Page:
It is easy to assume that bilinguals are better at adding another language to their repertoire. But is that always true?
Evidence from English language learning in multilingual classrooms in Europe
School children in European countries such as Germany all study English as a foreign language as part of their education. Most of these school children will be monolingual in German but an increasing number speaks a language other than German at home. How do these students’ monolingual repertoires in German or bilingual repertoires in German and another language affect their learning of English?
This is the question explored by Professor Peter Siemund from Hamburg University in his lecture in the Lectures in Linguistic Diversity series at Macquarie University.
Professor Siemund started out by identifying a paradox of multilingualism research: multilingualism is often thought to be an advantage for both cognitive development and learning, but, at the same time, cross-linguistic influence research shows that speaking more languages often leads to more negative interference in the learning of subsequent languages.
For instance, he cited research (Lorenz, 2018) that found that Turkish and Russian monolingual learners of English were able to get the meaning of the English progressive aspect right 100% of the time. In contrast, German-Turkish and German-Russian bilinguals only got it right about as frequently as monolingual German speakers. It seems obvious that transfer from German, which has no progressive aspect, negatively affected the English language learning of these bilinguals. So in this case, bilingualism did not help but hinder when it came to this particular grammatical feature of English language learning.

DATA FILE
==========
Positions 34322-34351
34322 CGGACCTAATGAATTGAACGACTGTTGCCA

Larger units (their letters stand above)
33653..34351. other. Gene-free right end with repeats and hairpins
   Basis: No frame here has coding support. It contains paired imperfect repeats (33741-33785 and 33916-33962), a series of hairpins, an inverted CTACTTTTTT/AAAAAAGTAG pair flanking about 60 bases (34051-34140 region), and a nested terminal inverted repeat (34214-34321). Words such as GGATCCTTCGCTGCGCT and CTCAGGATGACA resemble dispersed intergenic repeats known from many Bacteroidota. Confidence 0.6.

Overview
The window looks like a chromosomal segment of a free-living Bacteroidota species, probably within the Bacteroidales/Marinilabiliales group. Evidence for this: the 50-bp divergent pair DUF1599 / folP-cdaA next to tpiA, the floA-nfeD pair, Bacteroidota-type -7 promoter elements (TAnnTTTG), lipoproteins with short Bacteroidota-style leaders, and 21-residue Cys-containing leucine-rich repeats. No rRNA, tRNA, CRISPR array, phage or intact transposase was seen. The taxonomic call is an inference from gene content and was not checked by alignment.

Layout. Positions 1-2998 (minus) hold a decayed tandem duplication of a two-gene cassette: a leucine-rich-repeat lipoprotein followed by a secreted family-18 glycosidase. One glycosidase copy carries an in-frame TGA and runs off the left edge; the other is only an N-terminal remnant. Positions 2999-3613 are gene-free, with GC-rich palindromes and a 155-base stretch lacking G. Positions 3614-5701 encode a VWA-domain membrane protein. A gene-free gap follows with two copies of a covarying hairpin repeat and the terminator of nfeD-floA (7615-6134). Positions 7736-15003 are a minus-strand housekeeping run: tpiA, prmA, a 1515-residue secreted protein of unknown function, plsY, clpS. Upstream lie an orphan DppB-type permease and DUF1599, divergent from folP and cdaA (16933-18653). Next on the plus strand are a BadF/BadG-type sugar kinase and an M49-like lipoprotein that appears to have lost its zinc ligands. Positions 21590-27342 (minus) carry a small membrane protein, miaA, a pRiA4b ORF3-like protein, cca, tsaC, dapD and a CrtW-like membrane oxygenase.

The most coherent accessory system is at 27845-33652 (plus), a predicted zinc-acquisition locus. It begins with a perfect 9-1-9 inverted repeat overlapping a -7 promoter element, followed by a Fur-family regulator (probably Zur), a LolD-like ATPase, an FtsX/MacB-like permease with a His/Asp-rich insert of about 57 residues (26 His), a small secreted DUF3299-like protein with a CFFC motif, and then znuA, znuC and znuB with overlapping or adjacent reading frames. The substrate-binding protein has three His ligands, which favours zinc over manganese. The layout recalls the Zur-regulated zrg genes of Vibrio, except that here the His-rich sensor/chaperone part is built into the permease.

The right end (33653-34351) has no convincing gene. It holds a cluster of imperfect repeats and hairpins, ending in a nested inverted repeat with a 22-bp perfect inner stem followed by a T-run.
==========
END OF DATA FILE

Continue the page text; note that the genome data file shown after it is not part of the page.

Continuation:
Different languages, different findings
In another study described by Professor Siemund the relationship between reading comprehension scores in German and another language on the one hand and test scores in English on the other were examined. It was found that German comprehension skills correlated with English test performance for German-Russian bilinguals but not for German-Turkish bilinguals. This highlights the fact that bilingualism is not a unitary phenomenon and is different depending on which languages are involved.
Accuracy versus flexibility
It is not only bilingualism that is not a unitary phenomenon but the same is true of language learning. What do we mean when we say that someone is a good language learner?
One relevant dimension is linguistic accuracy; another is linguistic fluency. In my own experience as a language learner and teacher, learners who are more accurate are often less fluent, while those who are more fluent often sacrifice accuracy.
This was also the conclusion reached by Professor Siemund, who argued that there is a trade-off between accuracy and flexibility. While monolinguals might be more accurate, plurilinguals might be more flexible. He closed by suggesting that bi-and trilingualism might be equilibrious points where accuracy and flexibility are most likely to be in balance.
What do these findings mean for advocacy?
For those of us who are interested in advocating for the rights of migrant language speakers, it can be tricky to talk about the disadvantages of being bilingual or multilingual. It is a balancing act between supporting linguistic diversity and fighting against the discrimination experienced by speakers of minority languages. Supporting linguistic diversity in the abstract sometimes overshadows the fact that some kinds of bi/multilingualism are clearly more equal than others. In fact we already know that being multilingual can be disadvantageous in education and at work, whether it’s for minority language-speaking children who are unable to access education in their first language and standardised tests which discriminate against them or migrants whose linguistic repertoires are problematized in the workplace.
Maybe we need to reframe the question: instead of asking what the advantages or disadvantages of bi- and multilingualism might be, we should ask how we can help ensure equality of opportunity regardless of linguistic repertoire, as Ingrid Piller does in her recent book Linguistic Diversity and Social Justice.
Lorenz, E. (2018). “One day a father and his son going fishing on the Lake”: A study on the use of the progressive aspect of monolingual and bilingual learners of English. In Bonnet, A. and P. Siemund (eds.) Foreign Languages in Multilingual Classrooms (pp. 331–357). Amsterdam: Benjamins.
Piller, I. (2016). Linguistic diversity and social justice: an introduction to applied sociolinguistics. Oxford and New York: Oxford University Press.
This post was originally published on Languageonthemove.com